Imperfect competition in firm-to-firm trade

Working Paper N° 363

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This paper studies the implications of imperfect competition in firm-to-firm trade. Using a dataset on all transactions between Belgian firms, we find that firms charge higher markups if they have higher input shares among their buyers. We interpret this as firms competing as oligopolies to supply inputs to each buyer and build a model in which they charge different markups to different buyers. We use the estimated model to quantify how distortionary firm-to-firm markups are. Reducing all markups in firm-to-firm trade by 20 percent increases welfare by around 7 percent, suggesting large distortions due to double marginalization. We then investigate how endogenous markups in firm-to-firm trade alter predictions of the transmission of shocks. In the counterfactual where we take a fall in import prices as the shock, we show that allowing for oligopolistic competition generates larger cost reductions for some firms, and attenuates these for others relative to a case with constant markups.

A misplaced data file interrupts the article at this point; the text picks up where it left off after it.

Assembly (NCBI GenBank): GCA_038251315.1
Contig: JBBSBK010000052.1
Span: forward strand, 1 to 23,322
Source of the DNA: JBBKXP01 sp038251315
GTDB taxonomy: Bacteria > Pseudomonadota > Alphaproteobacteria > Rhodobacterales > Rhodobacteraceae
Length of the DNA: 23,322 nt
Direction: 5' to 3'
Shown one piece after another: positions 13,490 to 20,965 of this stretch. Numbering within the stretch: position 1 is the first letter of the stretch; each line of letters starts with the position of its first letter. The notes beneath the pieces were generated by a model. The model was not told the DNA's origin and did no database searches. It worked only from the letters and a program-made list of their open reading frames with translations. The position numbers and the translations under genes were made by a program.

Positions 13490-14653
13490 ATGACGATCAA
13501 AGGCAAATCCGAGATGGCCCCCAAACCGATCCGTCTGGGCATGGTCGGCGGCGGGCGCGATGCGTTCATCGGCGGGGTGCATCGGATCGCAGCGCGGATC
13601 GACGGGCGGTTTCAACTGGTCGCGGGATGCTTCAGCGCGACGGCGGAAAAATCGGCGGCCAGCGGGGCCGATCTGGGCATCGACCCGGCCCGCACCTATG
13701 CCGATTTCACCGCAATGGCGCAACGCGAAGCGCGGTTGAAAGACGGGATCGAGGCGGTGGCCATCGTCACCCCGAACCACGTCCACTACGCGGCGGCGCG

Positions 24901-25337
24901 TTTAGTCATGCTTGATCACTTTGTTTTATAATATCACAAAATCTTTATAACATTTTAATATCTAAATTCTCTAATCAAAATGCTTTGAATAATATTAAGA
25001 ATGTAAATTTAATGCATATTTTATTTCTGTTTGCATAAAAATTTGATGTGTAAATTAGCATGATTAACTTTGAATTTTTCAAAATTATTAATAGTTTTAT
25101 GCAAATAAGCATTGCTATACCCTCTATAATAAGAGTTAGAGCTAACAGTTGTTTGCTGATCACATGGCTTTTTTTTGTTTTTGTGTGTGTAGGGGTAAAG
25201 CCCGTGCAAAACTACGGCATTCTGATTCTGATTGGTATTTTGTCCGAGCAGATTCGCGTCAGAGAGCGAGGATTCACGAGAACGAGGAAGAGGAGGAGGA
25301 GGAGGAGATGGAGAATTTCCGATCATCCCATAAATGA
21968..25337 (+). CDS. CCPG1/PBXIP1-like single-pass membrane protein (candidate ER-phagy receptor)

We demonstrate that a measure capturing firms’ positions in the production chain is a key metric in explaining this heterogeneity.